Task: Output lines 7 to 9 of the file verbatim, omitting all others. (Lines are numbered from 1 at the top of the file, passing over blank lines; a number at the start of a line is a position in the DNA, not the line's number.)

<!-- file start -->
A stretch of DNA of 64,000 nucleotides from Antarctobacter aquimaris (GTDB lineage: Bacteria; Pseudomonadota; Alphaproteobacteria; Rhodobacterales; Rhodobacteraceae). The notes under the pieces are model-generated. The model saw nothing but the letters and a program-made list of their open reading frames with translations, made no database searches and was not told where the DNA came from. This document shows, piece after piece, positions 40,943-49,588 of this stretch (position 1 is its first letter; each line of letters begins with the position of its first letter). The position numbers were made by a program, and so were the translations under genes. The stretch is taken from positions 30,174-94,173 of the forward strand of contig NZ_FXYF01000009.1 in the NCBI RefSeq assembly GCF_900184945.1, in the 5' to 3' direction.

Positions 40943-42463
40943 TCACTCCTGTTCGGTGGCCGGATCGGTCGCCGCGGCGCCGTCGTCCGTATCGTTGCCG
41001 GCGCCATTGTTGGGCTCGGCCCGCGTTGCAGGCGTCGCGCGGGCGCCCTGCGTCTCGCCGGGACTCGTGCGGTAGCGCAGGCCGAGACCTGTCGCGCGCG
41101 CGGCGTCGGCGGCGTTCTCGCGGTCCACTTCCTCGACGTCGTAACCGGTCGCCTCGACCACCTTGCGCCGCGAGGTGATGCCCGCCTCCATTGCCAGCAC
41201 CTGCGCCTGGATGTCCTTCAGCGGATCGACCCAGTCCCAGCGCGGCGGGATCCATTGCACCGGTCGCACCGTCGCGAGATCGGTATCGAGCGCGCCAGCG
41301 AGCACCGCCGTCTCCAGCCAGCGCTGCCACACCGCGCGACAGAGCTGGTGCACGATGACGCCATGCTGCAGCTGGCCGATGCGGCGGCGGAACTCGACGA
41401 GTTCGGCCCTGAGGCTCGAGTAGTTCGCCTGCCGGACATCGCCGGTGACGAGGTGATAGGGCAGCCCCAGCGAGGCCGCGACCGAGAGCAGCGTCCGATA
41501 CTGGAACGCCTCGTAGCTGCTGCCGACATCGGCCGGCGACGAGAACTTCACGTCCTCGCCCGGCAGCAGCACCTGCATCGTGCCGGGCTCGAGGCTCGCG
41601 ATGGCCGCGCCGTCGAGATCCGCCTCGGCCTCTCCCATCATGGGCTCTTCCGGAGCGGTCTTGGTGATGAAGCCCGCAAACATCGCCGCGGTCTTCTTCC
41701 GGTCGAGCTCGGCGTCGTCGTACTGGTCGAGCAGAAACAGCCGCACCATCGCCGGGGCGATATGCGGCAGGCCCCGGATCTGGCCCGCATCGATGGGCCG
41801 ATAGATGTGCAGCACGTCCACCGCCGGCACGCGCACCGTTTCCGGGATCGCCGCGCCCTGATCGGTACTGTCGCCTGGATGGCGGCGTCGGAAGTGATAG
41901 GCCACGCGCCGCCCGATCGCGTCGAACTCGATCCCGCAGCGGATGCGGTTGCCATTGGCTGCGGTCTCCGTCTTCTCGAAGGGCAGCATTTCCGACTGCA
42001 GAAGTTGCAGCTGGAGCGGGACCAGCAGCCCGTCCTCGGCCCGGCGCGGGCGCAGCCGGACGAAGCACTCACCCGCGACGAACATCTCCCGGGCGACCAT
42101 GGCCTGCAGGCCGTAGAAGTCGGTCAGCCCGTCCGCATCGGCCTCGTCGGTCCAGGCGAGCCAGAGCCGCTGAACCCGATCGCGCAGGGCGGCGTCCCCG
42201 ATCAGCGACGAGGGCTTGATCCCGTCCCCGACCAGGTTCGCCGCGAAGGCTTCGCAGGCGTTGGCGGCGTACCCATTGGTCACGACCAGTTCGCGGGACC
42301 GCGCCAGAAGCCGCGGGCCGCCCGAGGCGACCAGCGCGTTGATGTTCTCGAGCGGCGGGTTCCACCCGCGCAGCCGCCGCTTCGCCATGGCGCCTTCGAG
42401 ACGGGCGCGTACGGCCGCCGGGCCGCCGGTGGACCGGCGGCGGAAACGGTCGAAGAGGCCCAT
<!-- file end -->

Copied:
41301 AGCACCGCCGTCTCCAGCCAGCGCTGCCACACCGCGCGACAGAGCTGGTGCACGATGACGCCATGCTGCAGCTGGCCGATGCGGCGGCGGAACTCGACGA
41401 GTTCGGCCCTGAGGCTCGAGTAGTTCGCCTGCCGGACATCGCCGGTGACGAGGTGATAGGGCAGCCCCAGCGAGGCCGCGACCGAGAGCAGCGTCCGATA
41501 CTGGAACGCCTCGTAGCTGCTGCCGACATCGGCCGGCGACGAGAACTTCACGTCCTCGCCCGGCAGCAGCACCTGCATCGTGCCGGGCTCGAGGCTCGCG